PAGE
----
latest news on COVID-19

Connecting Lent, Valentine’s Day and Systemic Change

by | Feb 10, 2021 | Formation, Reflections, Systemic change, Vincentian Family | 1 comment

A tall order. At first glance, it may seem like quite a stretch to connect Ash Wednesday, Valentine’s Day, and Systemic Change. But hear me out. Actually, it is not that hard.

A brief word about the origins and customs of Valentine’s Day

But first, a word about the possible origin of the celebration of Valentine’s Day.

According to legend, in order “to remind these (soldiers) of their vows and God’s love, Saint Valentine is said to have cut hearts from parchment,” giving them to these soldiers and persecuted Christians, a possible origin of the widespread use of hearts on St. Valentine’s Day.

The connections in a nutshell …

Lent is about removing the scales from our eyes so we can be more aware of the love God has for us and Easter joy.

Valentine’s Day is a day focused on celebrating awareness of loving and being loved, not unlike celebrating Baptism and Eucharist.

Systemic Change can be viewed as Valentine’s Day and Lent on steroids– removing the obstacles that prevent people from experiencing belonging and positively fostering the awareness of being fully alive.

It all rests on learning to see more deeply… changing lenses.

Changing lenses

Lent is not about giving up. It is about waking up to the mystery of God’s love. If there is any “giving up” it is getting rid of the things that put us to sleep and prevent us from seeing God’s love in our daily life.

Beneath its commercial veneer, Valentine’s Day is about expressing love and celebrating the gift of love received.

What is love? As Maria Shriver put it “I feel loved when I feel seen. I feel loved when I feel heard. I feel loved when I feel safe, secure and understood.”  That means love is when someone sees me, hears me, understands me, and cares for me. Isn’t that a description of God’s love for us?

Self-absorption, our original sin, is embedded in our assumptions to the degree that often we can not even recognize it. The most radical systemic change is a conversion to recognizing that we are not only sons and daughters in God’s eyes but learning to live as caring sisters and brothers.

The good news’ that God truly sees, hears, loves, and understands us allows us to get beyond the self-absorption of Original Sin. What a systemic change in thinking!

What we call “systemic change” is seeking structures that promote what St. Irenaeus describes as the glory of God in every individual person. “The human person fully alive.” Recent Popes speak of “integral human development”.

Pope Francis, in Fratelli Tutti, offers us a master class in understanding that we are all in one family. He offers a powerful retelling of the story of the often unrecognized “Good” Samaritan. He makes connections to how we are all the characters in the story. He expands the boundaries of our vision of neighbor. In subsequent chapters of this landmark encyclical, he suggests the societal structures that best embody this good news in our own consciousness.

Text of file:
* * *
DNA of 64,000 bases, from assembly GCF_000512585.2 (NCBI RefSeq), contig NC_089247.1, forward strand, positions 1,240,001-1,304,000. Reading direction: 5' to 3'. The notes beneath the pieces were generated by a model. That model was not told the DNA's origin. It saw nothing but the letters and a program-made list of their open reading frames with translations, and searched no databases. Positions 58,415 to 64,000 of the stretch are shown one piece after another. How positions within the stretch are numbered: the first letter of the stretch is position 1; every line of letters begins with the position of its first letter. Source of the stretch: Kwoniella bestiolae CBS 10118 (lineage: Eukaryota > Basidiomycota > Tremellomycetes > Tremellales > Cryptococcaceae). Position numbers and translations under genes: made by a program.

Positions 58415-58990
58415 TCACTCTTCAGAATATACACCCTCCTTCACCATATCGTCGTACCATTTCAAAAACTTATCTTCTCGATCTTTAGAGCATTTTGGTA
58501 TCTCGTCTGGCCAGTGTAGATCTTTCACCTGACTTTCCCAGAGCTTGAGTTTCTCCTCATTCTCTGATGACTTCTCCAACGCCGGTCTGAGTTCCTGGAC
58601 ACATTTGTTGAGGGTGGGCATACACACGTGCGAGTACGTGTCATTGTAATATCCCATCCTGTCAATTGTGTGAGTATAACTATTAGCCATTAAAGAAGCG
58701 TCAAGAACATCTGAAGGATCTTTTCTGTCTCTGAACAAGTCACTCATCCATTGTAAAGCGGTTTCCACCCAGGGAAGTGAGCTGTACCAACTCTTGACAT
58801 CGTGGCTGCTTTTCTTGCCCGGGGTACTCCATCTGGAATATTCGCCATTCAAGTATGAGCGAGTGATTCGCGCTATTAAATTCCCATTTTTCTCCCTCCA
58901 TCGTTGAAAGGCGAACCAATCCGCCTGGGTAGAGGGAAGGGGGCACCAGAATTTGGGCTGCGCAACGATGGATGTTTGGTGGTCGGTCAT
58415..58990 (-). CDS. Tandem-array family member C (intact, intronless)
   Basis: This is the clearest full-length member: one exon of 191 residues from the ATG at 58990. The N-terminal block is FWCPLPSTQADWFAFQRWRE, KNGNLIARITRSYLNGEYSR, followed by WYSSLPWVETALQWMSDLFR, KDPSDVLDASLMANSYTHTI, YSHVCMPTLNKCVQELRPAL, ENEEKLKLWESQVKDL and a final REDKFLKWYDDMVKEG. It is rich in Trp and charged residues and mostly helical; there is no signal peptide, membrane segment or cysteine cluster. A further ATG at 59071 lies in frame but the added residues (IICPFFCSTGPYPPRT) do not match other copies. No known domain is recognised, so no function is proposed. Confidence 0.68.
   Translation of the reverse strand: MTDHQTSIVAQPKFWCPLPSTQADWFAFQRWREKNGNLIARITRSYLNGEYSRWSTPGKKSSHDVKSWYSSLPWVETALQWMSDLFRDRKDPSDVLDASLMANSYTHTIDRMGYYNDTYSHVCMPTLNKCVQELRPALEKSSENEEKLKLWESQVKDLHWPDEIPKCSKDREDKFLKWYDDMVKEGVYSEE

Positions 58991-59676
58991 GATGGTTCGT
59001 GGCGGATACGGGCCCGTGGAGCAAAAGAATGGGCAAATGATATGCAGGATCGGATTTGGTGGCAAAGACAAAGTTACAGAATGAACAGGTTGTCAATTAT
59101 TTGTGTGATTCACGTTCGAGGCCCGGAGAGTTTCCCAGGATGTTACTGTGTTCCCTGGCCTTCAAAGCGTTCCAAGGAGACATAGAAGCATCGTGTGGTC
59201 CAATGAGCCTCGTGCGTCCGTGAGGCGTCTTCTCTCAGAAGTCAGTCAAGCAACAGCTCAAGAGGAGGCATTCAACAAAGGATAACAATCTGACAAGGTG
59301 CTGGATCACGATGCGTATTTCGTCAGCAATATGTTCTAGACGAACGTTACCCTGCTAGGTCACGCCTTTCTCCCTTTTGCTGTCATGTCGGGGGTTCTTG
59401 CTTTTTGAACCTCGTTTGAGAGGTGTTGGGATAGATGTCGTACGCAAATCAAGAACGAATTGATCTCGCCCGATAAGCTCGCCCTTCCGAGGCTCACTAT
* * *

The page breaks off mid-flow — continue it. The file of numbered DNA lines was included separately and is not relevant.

Lent is a time breaking out of the systems of our selfishness and becoming aware of the implications of being real neighbors. It is in our families that we most often taste this love. But this love is not meant to be hoarded but spread lavishly to each and every one of our sisters and brothers.

Connecting the dots in our lives

  • What do I need to do to wake up to God’s love in my life?
  • How can I celebrate the deeper meaning of Valentine’s Day and the exchange of gifts of love?
  • “What must be done” to ensure societal structures modeling the vision of Matthew 25?

1 Comment

  1. Ross

    Thanks, John, for making us aware of the linkage you successfully make the case for. And if I may, let me add to it today’s memorial of St. Scholastica.

    We read that St. Benedict is shocked at hearing her sister’s request that, instead of him leaving her for the night, he stays so they can “go until morning talking about the delights of the spiritual life.” She prays, and God grants her wish, and her brother can’t do anything about it.

    It seems to me that Benedict fails to be keenly aware of her sister’s needs. And such a failure is not unknown even to the best among us.

    Awareness, mindfulness, of God’s love makes for the knowledge–I hope tp practice, too– that “love is above all rules,” that there’s such a thing as “leaving God for God.”

Pin It on Pinterest

Share This